Monday, June 20, 2011


What a way to spend a day . . . off.

Since I was on my own for most of today, I spent a good chunk of it reading Behemoth by Scott Westerfeld. That's the sequel to the book that I finished (and reviewed) only yesterday.

The book picks up where the first one left off. Alek, the "missing heir" to the Austrian-Hungarian empire, is still hiding on the British airship Leviathan. They need his help to maintain the mechanical engines that have been added to the sides of an otherwise living airship. But now that the Leviathan is approaching Istanbul on a vital diplomatic mission, Alek sees his chance to escape.

Deryn Sharp, still disguised as a boy, is finding Istanbul a strange place. Not only is it a Clanker country (where steam-powered machines dominate the city), the Germans obviously have designs to bring the Ottomans into the war against the Darwinist nations.

Soon both Deryn and Alek find themselves in the midst of international intrigue along with shadowy plots that could reshape the world and the course of the on-going war.

This was another fun read. Again, Westerfeld has given his storyworld a great deal of thought and executed it well. There are just enough twists and turns to keep a reader guessing, especially as the story continues to weave in historical and almost-real events.

Personally, I'm looking forward to reading the final entry into this trilogy, but it doesn't get published until September. Oh well. Hopefully I'll have whittled away my to-be-read pile by then so Goliath can take priority.

Sunday, June 19, 2011


True confession time: I have never read steampunk. Never had the opportunity. Never really had the desire either (although seeing some Star Wars characters re-imagined for steampunk did get me curious). But a few months ago, a friend visiting from New Zealand left some books with me, two YA books by Scott Westerfeld. Last night, I finished the first, namely Leviathan. And I have to say, I'm a little disgusted with myself for being so closed-minded.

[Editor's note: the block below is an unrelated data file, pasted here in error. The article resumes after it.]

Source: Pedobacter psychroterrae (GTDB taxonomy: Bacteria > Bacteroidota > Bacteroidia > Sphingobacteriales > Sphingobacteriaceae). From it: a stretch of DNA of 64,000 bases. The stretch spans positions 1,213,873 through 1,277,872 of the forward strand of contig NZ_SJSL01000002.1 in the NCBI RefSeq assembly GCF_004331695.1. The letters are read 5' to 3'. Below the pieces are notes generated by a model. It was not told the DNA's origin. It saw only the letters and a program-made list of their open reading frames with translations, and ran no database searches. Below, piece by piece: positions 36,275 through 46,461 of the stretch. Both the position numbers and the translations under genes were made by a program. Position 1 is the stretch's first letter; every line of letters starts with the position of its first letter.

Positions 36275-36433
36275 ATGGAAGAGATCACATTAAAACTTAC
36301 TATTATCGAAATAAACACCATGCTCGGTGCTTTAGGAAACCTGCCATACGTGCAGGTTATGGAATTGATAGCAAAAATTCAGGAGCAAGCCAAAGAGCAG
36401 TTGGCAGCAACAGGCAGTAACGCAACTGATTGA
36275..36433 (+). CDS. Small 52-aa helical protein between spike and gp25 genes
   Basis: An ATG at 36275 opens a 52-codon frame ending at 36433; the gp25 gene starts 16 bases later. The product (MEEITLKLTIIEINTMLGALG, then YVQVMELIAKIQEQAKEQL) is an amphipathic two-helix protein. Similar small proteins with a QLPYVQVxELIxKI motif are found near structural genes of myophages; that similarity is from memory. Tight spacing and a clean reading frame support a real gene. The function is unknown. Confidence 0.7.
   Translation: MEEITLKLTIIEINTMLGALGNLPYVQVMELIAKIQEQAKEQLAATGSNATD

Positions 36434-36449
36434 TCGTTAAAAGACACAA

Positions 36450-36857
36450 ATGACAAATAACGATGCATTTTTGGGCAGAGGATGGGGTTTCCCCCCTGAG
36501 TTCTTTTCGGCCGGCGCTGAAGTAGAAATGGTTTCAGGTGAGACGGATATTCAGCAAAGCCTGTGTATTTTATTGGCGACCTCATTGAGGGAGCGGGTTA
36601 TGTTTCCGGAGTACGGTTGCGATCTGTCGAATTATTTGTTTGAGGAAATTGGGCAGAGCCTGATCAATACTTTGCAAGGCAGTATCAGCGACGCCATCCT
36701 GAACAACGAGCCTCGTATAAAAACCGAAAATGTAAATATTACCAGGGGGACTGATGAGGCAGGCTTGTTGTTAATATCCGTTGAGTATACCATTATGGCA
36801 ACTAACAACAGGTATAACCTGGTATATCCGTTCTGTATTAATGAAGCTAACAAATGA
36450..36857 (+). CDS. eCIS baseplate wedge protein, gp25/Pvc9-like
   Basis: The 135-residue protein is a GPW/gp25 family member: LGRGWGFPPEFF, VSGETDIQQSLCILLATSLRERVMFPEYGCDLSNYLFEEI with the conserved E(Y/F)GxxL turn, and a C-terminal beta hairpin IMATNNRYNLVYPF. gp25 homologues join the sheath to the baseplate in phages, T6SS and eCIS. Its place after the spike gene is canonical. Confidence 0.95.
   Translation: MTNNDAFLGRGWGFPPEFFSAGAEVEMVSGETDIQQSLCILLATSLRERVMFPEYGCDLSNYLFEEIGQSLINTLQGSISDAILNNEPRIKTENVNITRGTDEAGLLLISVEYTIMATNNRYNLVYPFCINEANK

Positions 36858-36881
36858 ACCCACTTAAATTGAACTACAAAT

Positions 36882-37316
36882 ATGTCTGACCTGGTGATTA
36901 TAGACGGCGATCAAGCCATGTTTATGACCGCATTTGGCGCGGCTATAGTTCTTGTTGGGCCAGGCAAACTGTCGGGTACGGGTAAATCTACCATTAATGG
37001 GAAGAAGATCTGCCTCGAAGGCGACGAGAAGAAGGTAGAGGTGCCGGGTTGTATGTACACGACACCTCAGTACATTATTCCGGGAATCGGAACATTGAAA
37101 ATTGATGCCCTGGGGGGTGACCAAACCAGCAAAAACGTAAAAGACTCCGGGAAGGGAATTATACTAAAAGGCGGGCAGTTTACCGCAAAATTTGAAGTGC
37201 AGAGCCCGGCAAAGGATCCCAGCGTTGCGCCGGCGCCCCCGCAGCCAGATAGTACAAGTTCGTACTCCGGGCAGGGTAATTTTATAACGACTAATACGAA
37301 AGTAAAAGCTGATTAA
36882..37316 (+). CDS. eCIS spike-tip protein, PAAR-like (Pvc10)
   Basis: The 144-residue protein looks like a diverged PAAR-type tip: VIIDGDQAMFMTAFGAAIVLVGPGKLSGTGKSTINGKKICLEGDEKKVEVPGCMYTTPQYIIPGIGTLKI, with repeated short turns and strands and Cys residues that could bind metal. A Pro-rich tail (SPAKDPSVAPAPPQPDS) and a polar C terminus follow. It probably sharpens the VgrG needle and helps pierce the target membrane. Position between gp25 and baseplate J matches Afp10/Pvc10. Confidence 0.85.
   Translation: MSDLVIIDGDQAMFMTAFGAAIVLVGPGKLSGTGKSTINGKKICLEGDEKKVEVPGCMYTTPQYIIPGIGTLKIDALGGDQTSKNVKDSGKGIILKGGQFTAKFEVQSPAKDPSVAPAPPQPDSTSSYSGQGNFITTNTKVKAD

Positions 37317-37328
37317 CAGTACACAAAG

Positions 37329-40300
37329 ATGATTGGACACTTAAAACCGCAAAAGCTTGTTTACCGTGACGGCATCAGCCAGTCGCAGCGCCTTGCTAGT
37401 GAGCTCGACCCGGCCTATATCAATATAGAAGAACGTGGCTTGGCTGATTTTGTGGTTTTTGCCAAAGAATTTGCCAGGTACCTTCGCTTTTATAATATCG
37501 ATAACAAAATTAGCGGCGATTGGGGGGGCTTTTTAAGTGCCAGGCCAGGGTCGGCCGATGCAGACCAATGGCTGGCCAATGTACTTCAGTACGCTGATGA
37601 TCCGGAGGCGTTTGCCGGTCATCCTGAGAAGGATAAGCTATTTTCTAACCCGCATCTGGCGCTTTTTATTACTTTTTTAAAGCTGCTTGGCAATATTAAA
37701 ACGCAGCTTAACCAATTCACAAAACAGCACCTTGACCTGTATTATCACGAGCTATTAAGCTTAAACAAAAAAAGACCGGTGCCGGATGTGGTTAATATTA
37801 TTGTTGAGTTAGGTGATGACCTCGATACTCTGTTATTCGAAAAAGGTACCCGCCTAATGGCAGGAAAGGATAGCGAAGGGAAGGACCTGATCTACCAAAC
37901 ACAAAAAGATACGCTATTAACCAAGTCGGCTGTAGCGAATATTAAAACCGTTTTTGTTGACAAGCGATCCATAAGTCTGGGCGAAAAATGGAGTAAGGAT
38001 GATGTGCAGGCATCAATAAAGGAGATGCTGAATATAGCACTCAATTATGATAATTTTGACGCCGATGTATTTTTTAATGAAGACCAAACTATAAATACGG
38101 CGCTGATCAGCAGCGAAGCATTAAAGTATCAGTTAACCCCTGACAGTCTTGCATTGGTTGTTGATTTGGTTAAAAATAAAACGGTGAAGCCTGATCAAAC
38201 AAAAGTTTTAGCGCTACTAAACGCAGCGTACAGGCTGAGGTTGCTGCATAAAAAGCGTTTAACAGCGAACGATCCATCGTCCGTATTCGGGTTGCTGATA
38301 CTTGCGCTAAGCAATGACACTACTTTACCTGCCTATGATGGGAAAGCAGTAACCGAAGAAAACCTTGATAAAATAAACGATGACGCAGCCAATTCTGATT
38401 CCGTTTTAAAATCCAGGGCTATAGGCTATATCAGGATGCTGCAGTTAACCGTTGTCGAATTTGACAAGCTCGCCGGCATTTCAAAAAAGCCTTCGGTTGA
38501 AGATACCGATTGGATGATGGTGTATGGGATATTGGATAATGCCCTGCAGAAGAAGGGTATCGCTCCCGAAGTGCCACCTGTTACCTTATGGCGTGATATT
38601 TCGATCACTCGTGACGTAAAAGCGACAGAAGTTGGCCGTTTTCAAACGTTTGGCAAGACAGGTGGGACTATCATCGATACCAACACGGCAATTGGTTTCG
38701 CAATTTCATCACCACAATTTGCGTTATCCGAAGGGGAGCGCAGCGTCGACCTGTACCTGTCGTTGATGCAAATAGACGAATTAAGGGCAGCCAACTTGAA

The book is set in the early days of World War I, only things are a little different. The Germans and Austrians are "Clankers," people who build giant steam-driven walkers (think AT-ATs from the Star Wars universe, only with big cogs and belching steam). The English, the French, and the Russians are Darwinists. In this alternate timeline, Darwin not only came up with evolution, he also discovered DNA and genetic manipulation. The Darwinists build vehicles and machines out of living animals. For example, the titular Leviathan is a massive hydrogen-breather, a living airship made of a whale, housing living weapons that the English use in war.

The story follows two young people. There's Alek, the potential heir to the throne of the Austrian-Hungarian throne (or however you say that). When his parents are murdered in Serbia, he has to go on the run to Switzerland. Then there's Deryn, a girl who wants to serve in the British Air Service but can't because . . . well, she's a girl. So she hides her gender and enlists. Pretty soon, fate brings the two together, Clanker and Darwinist, and unites them in a common cause.

This book was a lot of fun to read. It's a sort of alternate history (with a few familiar faces popping up here and there). While the Clankers are interesting, the Darwinists are fascinating. Westerfled does a great job of making the Leviathan plausible, as odd as that might sound. Yes, it's a giant flying whale, but he's thought through how it all would interact and intersect. What's really fun are the illustrations by Keith Thompson, which brings the world to life.

I've already started reading the sequel and I just found out the last book in the trilogy is coming out this September. Sigh. Every time I think I've chipped away at my to-be-read pile . . .

Thursday, June 16, 2011

Good Omens

Okay, I don't get it.

Last night, I finished reading Good Omens by Neil Gaiman and Terry Pratchett, and I just don't get it. I've heard rumblings that this was a good book, and based on some of the introductory comments, I thought I was going to have a great read on my hands. I figured that I'd object to the theology of the book, but I was willing to set that aside to see what the fuss is about.

The concept was intriguing: an angel and a demon, two entities that should be on opposite sides of the on-going war between Heaven and Hell, wind up more as "frenemies." They discover they have more in common with each other than the others on their respective sides. So when they find out that the apocalypse is about to be unleashed on a world they've come to love, they decide they're going to do everything they can to stop it.

My problem with this book is that there's just too much. There are too many characters, from the four "horsemen" to the neophyte Antichrist to the dozen or so minor characters who find themselves caught up in the Last Things. And that sheer number of people, I think, is what diluted my enjoyment of this book. Aziraphale and Crowley, the angel and demon, are the prime movers in the first third of the book (and, I think, the most fascinating characters), but they largely disappear from the middle third, which is where I think the story kind of went off the rails.